Never has there been a more aptly named piece of legislation than The RESTRICT Act. From Suzanne Burdick, Ph.D., at childrenshealthdefense.org:
Lawmakers claim the RESTRICT Act — the Restricting the Emergence of Security Threats that Risk Information and Communications Technology Act — would give Congress new powers to mitigate national security threats posed by adversaries’ technology products, but critics called the bill a “dangerous substitute for comprehensive data privacy legislation.”
U.S. lawmakers are considering a bill that would grant the U.S. government vast new powers to surveil and censor U.S. citizens.
The RESTRICT Act — the Restricting the Emergence of Security Threats that Risk Information and Communications Technology Act, or Senate Bill 686 — would give the federal government new powers ostensibly to mitigate national security threats posed by technology products from countries that the U.S. deems adversarial.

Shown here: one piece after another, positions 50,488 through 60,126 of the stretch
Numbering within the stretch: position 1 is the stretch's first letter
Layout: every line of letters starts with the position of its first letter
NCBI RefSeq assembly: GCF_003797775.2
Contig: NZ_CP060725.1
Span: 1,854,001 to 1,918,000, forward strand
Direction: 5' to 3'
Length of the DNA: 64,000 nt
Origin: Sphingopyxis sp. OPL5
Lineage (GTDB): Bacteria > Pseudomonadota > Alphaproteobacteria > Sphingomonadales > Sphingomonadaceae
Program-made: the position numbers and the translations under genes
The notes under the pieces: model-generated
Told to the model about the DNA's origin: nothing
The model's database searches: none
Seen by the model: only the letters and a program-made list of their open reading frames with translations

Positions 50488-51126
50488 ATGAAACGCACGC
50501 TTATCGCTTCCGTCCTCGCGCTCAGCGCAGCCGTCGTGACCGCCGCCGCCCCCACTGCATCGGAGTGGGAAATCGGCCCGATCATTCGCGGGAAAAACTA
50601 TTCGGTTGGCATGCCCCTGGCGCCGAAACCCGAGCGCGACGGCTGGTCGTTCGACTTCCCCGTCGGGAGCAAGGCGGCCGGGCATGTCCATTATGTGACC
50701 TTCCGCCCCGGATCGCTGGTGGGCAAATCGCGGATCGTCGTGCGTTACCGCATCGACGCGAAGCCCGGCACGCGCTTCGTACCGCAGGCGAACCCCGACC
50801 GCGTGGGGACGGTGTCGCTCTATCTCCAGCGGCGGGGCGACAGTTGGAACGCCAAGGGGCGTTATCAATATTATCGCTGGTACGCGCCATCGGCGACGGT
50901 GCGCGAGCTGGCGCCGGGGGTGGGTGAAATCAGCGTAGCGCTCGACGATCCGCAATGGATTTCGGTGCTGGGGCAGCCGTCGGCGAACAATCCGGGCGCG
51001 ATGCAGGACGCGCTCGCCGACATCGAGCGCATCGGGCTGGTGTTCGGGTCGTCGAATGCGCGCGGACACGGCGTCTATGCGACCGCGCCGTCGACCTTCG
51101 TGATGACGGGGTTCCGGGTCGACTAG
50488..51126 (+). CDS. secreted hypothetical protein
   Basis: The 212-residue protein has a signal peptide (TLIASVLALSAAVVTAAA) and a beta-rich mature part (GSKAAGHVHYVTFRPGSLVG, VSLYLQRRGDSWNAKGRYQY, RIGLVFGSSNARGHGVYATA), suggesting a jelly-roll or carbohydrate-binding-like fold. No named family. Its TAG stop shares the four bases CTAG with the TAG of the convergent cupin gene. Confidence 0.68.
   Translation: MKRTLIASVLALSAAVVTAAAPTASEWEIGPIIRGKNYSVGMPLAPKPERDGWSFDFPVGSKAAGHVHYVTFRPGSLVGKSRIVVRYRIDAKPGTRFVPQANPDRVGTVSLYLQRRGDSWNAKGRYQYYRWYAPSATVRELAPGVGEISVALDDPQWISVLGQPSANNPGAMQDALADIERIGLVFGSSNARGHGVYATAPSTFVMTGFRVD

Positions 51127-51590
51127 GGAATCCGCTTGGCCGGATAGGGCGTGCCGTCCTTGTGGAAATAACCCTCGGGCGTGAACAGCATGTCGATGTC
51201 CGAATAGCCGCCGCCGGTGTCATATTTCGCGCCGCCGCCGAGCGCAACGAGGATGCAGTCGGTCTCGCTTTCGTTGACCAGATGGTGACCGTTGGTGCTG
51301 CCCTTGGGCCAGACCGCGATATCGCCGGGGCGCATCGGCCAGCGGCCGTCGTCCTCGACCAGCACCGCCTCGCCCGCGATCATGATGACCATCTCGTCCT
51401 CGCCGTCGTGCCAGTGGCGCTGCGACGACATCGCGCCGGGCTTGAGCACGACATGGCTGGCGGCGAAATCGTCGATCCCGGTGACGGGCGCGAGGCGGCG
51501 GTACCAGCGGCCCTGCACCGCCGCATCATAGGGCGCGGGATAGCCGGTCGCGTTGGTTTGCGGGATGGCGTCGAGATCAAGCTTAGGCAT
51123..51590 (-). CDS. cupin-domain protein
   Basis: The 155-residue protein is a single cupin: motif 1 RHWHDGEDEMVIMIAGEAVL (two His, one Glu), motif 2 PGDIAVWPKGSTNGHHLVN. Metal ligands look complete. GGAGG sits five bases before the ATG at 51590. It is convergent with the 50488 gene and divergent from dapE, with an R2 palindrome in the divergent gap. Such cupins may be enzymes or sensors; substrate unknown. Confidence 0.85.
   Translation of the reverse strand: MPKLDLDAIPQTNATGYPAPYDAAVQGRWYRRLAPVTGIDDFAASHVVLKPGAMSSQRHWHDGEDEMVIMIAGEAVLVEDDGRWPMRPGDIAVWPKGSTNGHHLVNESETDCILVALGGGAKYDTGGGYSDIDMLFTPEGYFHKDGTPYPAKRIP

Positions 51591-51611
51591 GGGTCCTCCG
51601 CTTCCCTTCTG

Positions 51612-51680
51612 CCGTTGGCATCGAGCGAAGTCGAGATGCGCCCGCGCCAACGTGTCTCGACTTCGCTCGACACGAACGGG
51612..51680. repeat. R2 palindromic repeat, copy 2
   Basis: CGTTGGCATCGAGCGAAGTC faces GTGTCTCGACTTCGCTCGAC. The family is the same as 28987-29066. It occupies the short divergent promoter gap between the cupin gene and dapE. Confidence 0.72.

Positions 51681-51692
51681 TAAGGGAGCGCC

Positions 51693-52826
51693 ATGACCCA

The bill would grant the U.S. secretary of commerce the authority to “identify, deter, disrupt, prevent, prohibit, investigate, or otherwise mitigate” national security risks associated with technology linked to a foreign adversary.
There are only six countries on the foreign adversary list — China, Iran, North Korea, Venezuela, Russia and Cuba — but the bill allows the secretary and Congress to add any other country “if it became necessary.”
The bill does not stipulate the criteria for adding a country.
Additionally, the bill would give the commerce secretary the power to negotiate, enter into, impose and enforce “any mitigation measure” in response to national security risks.
The bill’s “broad” and “vague” language puts a great deal of power into the hands of the executive branch, according to critics, including the Electronic Frontier Foundation (EFF), a “leading nonprofit organization defending civil liberties in the digital world.”